- 300 x 215 mm
- Técnica y soporte
- Reconocimiento de la autoría de Goya
- Undisputed work
- Ficha: realización/revisión
- 10 Nov 2010 / 08 Jun 2023
- Otros títulos:
Sacada y gravada del Quadro original de D. Diego Velazquez que existe en el R.l palacio de Madrid; por D. Fran.co Goya Pintor, año de 1778. Representa á Esopo el Fabulador de la estatura natural ("Taken and etched from the original Painting by Don Diego Velázquez which exists in the Royal Palace of Madrid; by Don Francisco Goya, Painter, in the year 1778. Depicting Aesop the Storyteller, life size" at the bottom of the etching).
See Philip III.
The first edition of this print was made in black ink; the second in greyish-sepia ink; and the third in dark greyish-brown ink. Handwritten on this third-edition print, in the lower right-hand corner, we see the word Merelo.
The work was announced in the Gazeta de Madrid of the 28th July 1778.
Velázquez painted this work, now in the Prado Museum in Madrid, in around 1640 to decorate the Torre de la Parada in the hills of El Pardo. It was possibly the companion piece to Menippus, which was also copied in an etching by Goya. Aesop lived between the 7th and 6th centuries BC, starting out as a slave before earning his freedom. Velázquez represents him as an elderly, white-haired man, wearing a tired expression and dressed in a brown smock tied at the waist with a length of white fabric. In one hand he is holding a book, whilst the other is hidden underneath his ragged tunic, by his waist. At his feet we see a stone on which, according to Cesare Ripa (Perugia, 1555- Rome?, 1622), the phlegmatic Aesop would have sat. In the upper right-hand corner appears the word AESOPUS to tell us the identity of the sitter, who would otherwise have remained anonymous.
Goya employs the same method in this etching of the painting by Velázquez as in his image of Menippus. He faithfully copies the scene and concentrates above all on the character's face, with its tired, pensive expression. He even seems to have made the features more dramatic. The drawing that precedes the print shows how Goya had already decided how he was to copy Velázquez's painting, as well as the intensity of the character's face and the hard contrast between light and shadow, aspects which lose a little of their intensity in the final etching.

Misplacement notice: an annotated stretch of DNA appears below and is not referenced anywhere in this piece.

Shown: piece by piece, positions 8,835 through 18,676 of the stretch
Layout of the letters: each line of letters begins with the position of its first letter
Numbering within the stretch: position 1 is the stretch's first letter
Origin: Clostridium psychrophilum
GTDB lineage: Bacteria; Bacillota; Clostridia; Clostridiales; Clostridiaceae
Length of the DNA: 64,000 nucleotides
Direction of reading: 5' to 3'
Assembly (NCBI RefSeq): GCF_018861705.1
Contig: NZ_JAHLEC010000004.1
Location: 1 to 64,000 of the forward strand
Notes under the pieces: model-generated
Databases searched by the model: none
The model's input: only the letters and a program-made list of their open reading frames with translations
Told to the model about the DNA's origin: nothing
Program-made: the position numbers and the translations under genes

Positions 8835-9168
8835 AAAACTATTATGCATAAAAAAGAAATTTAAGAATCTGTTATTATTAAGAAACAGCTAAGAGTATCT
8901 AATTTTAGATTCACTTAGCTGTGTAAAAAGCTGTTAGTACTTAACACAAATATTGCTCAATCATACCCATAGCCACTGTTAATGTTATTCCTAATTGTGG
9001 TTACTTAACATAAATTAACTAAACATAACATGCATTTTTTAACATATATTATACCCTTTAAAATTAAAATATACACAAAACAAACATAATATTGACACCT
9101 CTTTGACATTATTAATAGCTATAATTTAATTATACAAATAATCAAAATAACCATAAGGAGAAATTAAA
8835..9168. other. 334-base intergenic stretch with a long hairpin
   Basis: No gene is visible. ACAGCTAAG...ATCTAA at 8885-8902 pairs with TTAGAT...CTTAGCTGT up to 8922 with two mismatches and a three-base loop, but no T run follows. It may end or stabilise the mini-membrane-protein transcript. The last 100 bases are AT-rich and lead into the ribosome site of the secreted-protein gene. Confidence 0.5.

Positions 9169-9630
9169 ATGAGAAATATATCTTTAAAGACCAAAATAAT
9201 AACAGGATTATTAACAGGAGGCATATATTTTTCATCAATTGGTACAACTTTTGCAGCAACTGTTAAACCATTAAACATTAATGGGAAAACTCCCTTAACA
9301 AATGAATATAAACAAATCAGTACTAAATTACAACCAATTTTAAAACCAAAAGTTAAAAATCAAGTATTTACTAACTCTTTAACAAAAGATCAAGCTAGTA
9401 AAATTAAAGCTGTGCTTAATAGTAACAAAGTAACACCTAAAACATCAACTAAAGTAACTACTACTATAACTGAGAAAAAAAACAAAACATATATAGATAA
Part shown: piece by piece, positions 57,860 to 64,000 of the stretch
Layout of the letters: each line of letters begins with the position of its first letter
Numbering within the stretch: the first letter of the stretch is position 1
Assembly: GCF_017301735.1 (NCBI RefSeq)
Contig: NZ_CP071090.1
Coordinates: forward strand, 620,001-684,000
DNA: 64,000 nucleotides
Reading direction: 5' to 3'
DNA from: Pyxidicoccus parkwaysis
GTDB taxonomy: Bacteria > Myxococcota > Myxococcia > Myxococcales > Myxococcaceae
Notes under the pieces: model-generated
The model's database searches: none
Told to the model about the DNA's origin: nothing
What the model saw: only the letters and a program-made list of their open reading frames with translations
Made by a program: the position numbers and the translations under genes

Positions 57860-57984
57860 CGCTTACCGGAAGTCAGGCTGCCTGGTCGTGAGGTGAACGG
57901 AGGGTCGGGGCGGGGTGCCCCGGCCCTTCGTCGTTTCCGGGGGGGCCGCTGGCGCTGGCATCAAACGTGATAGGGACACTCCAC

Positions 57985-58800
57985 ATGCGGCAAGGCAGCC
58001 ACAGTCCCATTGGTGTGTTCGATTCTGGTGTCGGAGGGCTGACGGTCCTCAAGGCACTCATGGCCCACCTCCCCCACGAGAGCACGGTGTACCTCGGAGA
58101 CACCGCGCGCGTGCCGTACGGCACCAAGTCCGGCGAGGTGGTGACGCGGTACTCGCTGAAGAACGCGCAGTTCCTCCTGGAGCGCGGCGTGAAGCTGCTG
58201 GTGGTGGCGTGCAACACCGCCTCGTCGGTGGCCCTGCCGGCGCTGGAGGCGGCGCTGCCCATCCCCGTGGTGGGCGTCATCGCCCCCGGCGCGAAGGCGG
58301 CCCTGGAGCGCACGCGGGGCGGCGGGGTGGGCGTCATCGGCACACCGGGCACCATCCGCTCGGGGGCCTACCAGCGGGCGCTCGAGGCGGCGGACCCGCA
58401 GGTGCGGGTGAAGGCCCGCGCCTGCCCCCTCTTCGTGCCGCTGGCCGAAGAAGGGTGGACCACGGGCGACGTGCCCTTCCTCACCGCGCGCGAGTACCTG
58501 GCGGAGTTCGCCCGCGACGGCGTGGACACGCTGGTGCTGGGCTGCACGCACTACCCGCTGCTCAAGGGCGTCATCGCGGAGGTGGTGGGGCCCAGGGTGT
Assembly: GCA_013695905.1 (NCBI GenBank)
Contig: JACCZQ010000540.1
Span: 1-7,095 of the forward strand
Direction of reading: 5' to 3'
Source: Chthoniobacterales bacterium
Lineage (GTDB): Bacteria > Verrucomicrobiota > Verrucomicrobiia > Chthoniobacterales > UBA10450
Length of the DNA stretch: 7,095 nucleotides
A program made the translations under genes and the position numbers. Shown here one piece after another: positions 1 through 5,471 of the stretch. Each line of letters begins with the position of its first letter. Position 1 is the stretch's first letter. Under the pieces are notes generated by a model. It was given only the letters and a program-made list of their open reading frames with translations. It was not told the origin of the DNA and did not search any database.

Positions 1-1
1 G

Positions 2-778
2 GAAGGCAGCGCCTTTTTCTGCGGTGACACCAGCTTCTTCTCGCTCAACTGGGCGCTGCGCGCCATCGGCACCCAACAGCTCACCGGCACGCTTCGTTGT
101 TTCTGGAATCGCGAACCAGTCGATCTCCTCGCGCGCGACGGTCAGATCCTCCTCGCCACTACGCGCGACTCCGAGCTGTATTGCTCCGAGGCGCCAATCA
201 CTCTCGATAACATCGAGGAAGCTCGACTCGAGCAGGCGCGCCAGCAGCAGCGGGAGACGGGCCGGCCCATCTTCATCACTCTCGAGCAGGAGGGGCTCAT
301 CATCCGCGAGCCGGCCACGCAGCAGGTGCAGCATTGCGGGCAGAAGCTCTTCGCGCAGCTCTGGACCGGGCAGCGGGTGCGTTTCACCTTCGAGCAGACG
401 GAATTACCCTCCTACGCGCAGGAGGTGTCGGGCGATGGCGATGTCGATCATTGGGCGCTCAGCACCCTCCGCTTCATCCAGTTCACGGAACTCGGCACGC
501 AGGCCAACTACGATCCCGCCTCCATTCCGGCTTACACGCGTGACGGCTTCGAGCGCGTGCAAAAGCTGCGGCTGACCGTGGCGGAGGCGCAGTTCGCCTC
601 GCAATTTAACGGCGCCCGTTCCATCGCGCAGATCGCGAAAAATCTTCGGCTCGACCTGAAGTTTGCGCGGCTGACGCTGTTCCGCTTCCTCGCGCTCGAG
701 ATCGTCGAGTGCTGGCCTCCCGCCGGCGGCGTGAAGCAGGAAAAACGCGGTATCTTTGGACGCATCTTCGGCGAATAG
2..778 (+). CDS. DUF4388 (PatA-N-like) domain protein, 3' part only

The name AESOPVS appears in the upper right-hand corner. In an earlier state of the etching, the inscriptions Diego Velazquez and the initials FG also featured, in the lower left- and right-hand corners, respectively. These were later erased, when the title was added for the first edition.
The etching plate is conserved in the National Chalcography Museum (cat. 165). It came from the Fondo de Recuperación of 1948 (body created to recover works of art taken out of Spain during the Civil War).
Goya. Das Zeitalter der Revolucionen. Kunst um 1800 (1980 – 1981)Hamburger KunsthalleHamburg1980cat. 206
Goya, grabadorBibliography']['numberMadridBlass S.A.1918cat. 17
Goya engravings and lithographs, vol. I y II.Bibliography']['numberOxfordBruno Cassirer1964cat. 13
Vie et ouvre de Francisco de GoyaBibliography']['numberParísOffice du livre1970cat. 101
Dibujos y grabados de Goya sobre obras de Velázquez GoyaGoyaBibliography']['numberMadrid1971p. 269
Catálogo de las estampas de Goya en la Biblioteca NacionalBibliography']['numberMadridMinisterio de Educación y Cultura, Biblioteca Nacional1996cat. 26
Goya. In the Norton Simon MuseumBibliography']['numberPasadenaNorton Simon Museum2016p. 32